Gradually Matiaburj, the suburban area of Calcutta started to grow into a miniature of the Nawab’s beloved Lucknow, with influences of circumstances showing through,” says Mody.

Mok Mok (momos from Ladakh) and Gur Gur Chai (Ladakhi Butter Tea) By Alchi’s Kitchen

Entrepreneur Nilza Wangmo of Alchi Kitchen offers a mix of traditional Ladakhi foods with a modern twist. It’s a warm and welcoming open kitchen style family restaurant, named after the village that Nilza hails from. Wangmo is known to experiment with local spices and flavours to spice up the otherwise bland Ladakhi cuisine. “Ladakh’s mountainous ecosystem has led to the development of a unique agricultural economy and lifestyle. Meat - mutton, chicken and yak - are an important part of the cuisine, as are locally grown vegetables. The food is warming, with thick soups and broths prevailing, along with the use of spices like cinnamon, clove, cardamom and saffron. Yak meat and milk are used to great effect in the winter,” adds Mody.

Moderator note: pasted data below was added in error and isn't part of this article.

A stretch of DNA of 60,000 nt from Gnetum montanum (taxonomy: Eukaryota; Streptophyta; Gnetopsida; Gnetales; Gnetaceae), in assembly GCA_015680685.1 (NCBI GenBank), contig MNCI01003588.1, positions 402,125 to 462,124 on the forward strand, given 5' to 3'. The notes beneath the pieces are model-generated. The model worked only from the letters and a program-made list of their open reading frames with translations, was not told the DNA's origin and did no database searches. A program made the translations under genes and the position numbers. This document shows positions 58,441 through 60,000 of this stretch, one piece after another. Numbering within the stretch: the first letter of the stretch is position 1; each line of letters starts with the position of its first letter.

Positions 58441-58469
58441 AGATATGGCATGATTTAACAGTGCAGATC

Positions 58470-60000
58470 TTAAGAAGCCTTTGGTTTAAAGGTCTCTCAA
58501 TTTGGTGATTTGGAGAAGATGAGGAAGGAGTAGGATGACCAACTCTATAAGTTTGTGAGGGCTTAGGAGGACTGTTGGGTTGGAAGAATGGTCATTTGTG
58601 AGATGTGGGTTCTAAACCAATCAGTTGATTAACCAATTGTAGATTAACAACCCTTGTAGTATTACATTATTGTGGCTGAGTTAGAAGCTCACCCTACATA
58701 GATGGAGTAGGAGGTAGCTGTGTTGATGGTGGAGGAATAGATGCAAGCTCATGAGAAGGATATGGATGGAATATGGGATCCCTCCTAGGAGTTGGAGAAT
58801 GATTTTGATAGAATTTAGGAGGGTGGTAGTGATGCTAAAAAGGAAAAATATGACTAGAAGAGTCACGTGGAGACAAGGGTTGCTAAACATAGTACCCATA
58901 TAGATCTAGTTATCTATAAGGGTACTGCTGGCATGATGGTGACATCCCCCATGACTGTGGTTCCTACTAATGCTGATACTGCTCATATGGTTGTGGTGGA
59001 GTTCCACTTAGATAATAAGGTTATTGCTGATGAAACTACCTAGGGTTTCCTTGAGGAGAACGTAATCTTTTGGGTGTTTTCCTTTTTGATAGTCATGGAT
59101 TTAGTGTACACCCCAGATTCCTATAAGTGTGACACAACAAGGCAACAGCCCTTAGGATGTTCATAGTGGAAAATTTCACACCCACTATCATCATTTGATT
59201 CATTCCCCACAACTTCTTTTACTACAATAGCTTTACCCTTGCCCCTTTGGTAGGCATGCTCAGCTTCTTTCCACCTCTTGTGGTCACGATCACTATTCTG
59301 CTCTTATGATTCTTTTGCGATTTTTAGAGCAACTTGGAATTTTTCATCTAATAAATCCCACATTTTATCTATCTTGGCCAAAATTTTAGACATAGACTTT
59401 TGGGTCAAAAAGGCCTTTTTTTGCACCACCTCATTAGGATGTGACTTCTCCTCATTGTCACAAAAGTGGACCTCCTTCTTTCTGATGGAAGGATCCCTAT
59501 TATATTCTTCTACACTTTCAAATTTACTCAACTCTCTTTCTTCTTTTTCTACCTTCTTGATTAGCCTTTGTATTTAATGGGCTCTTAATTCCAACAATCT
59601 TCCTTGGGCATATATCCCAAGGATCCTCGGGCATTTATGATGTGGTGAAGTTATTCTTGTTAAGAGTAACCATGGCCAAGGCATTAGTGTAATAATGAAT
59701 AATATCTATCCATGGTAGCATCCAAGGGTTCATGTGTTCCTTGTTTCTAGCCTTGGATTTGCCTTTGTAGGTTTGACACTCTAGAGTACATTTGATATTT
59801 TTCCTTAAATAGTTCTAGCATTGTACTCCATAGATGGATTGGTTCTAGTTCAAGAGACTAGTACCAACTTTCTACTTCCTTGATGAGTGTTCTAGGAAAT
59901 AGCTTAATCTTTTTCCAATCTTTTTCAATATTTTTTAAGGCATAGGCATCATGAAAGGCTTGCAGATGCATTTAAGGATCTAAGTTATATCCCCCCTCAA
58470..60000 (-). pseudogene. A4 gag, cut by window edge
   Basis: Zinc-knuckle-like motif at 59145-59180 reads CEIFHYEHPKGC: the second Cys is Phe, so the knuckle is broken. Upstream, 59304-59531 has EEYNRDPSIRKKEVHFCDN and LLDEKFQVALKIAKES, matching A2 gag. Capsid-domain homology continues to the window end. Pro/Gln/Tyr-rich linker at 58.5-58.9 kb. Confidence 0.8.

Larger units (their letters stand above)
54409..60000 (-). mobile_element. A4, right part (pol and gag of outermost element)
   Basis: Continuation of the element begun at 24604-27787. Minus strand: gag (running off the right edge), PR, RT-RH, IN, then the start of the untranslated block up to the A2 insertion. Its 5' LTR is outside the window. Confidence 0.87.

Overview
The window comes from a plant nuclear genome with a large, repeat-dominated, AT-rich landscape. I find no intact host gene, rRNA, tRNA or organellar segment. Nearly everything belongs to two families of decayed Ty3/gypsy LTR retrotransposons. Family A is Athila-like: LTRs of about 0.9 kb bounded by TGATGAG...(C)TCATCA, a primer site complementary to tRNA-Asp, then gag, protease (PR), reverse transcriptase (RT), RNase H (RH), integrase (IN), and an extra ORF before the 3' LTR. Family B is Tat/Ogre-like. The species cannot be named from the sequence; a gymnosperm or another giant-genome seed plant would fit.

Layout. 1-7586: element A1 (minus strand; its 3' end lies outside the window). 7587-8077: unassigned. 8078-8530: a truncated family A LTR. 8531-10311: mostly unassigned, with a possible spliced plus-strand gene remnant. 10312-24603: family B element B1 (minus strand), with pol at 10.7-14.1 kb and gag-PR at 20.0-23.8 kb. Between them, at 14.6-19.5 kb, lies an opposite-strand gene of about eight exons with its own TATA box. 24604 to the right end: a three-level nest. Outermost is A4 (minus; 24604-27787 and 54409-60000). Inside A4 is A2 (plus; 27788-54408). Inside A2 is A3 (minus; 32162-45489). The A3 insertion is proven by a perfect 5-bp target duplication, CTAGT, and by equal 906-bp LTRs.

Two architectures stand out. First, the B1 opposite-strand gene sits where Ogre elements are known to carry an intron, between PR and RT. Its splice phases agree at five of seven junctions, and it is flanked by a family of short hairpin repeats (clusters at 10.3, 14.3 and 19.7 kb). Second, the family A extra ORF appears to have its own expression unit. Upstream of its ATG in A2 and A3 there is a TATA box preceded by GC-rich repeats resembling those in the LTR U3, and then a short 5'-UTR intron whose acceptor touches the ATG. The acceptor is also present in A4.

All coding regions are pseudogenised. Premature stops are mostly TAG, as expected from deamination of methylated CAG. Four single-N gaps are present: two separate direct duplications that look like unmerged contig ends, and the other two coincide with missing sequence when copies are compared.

Eats, snails and leaves

Vajri (Tripe) By Rekha’s Khanaval

Tired of working in kitchens at different homes, Rekha started serving her home-cooked food at a stall in Prabhadevi, which serves almost 150 people a day. But if you’ve got the guts for it, try her liver masala and Vajre (intestines) cooked in different ways. “Konkan food is well-flavoured and uses a lot of fresh ingredients and freshly ground masalas. Along the coast they use a lot of fresh coconut. A bit into the interiors, they use dry and desiccated coconut,” says Mody.

Rabbit Fry By Kerala Toddy Shop

“We visited four iconic toddy shops (Kaavalam, Manthoppu, Mullapandhal, Karimpinkala), spoke to the family of the doyen of Kerala food, Mrs KM Mathew and visited some remote corners (Kothamangalam/ Muvattupuzha, Kochi, Kuttanad / Alleppey, Kottayam) to get a full representation of the Travancore region. [Of all the dishes] rabbit is not something one eats in Mumbai,” explains Mody.